Theodor Rosebury, a microbiologist, wrote in 1928, during his research that:

“The knowledge that micro organisms can be helpful to man has never had much popular appeal, for men as a rule are more preoccupied with the danger that threatens their life than in the biological forces on which they depend. The history of warfare always proves more glamorous than accounts of co-operation.”

The Corona Virus has brought the rich world of microbes to the forefront for the world. To give us an appreciation of how many microbes we regularly thrive on for our living, consider these figures: There are an estimated 100 Trillion microbes in our bodies. The estimated number of stars in our galaxy is around 100 billion.

Many children growing up in these times may well be awed by the power microbes, bacteria and viruses exert on us, and go on to study Microbiology and change our understanding of the worlds within us in unimaginable ways.

The microscopic world is a marvelous one. Revealed to us 350 years ago by the talented man often hailed as the Father of Microbiology, Antony von LLeuwenhoek, his letter about animalcules was published by the Royal Society in London. As Ed Yong says in his book, I Contain Multitudes, his letters were published by the Royal Society in “an extraordinary monument to the open-minded skepticism of science“. LLeuwenhoek had no background as a scientist, yet he applied the scientific method to sampling and studying the world around him. In 1680, the draper cum businessman, whose curious mind and hobby led to the revelation of Microbiology was elected a Fellow of the Royal Society.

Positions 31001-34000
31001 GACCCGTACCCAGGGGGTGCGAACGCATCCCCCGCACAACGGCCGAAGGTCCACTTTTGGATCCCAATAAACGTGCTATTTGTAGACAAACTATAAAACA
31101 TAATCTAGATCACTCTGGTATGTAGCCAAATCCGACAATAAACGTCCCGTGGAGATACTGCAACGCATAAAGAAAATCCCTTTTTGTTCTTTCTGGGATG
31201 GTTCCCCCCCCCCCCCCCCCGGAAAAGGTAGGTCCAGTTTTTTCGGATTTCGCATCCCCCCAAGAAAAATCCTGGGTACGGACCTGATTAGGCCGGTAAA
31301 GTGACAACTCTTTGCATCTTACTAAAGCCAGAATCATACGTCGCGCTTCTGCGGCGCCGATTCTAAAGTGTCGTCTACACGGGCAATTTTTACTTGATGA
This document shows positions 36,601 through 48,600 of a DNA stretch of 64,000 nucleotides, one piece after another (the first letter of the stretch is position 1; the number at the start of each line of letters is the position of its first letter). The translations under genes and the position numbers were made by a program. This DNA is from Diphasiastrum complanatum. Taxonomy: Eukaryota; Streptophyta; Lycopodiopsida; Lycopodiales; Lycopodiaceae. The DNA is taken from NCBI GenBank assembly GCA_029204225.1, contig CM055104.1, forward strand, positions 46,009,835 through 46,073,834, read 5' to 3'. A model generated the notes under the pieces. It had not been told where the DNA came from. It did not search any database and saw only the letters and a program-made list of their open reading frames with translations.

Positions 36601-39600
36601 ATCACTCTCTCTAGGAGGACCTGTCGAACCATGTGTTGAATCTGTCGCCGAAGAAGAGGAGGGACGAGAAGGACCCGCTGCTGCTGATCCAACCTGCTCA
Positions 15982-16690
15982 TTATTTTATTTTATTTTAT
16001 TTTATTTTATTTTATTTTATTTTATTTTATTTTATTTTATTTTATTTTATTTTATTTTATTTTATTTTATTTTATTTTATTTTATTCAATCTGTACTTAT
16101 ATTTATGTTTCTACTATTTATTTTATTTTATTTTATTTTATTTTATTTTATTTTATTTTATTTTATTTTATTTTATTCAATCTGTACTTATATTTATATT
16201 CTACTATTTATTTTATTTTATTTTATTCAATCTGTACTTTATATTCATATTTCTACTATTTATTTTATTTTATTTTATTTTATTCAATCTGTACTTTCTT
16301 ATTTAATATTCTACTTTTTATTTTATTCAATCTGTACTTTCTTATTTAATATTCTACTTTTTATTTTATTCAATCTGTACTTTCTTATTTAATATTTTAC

I Contain Multitudes – Ed Yong – Article from Brain Pickings

For those of you wanting a quick, fascinating glimpse into a Universe within our Universe, please check out the book, Hidden Worlds by Stephen Kramer with photographs by Dennis Kunkel.

hidden_worlds
Hidden Worlds

While Lleuwekhoeks early microscopes could only magnify upto 260 times, the images revealed in the book, Hidden Worlds magnify images by upto 1000,000 times. The resulting images are breath-taking.

The images revealed are only black-and-white by the microscopes. Scientists then use computer modeling to color in the images and the stunning pictures are better than works of Art. For instance, the picture below shows some common allergens and pollens that cause so many to sneeze all Spring.

The book briefly explains about SEM and TEM microscopes, the work that scientists typically do to prepare their specimens.

  • Transmission Electron Microscopes: TEM can magnify images by 1000,000 times
  • Scanning Electron Microscopes : SEM can magnify images by 10 – 300,000 times

Looking through the pictures in the book, we realize how marvelous life is, and what a fragile ecosystem we have to thrive in.

Covid-19 has also made us realize the importance of our normal lives. The gratitude to be alive and healthy, to be able to do the work that interests and moves the world forward, to be able to revel in the beautiful companionship of our friends and family.

“As the years pass, I am coming more and more to understand that it is the common, everyday blessings of our common everyday lives for which we should be particularly grateful. They are the things that fill our lives with comfort and our hearts with gladness — just the pure air to breathe and the strength to breath it; just warmth and shelter and home folks; just plain food that gives us strength; the bright sunshine on a cold day; and a cool breeze when the day is warm.” 
― Laura Ingalls Wilder, Writings On Wisdom and Virtues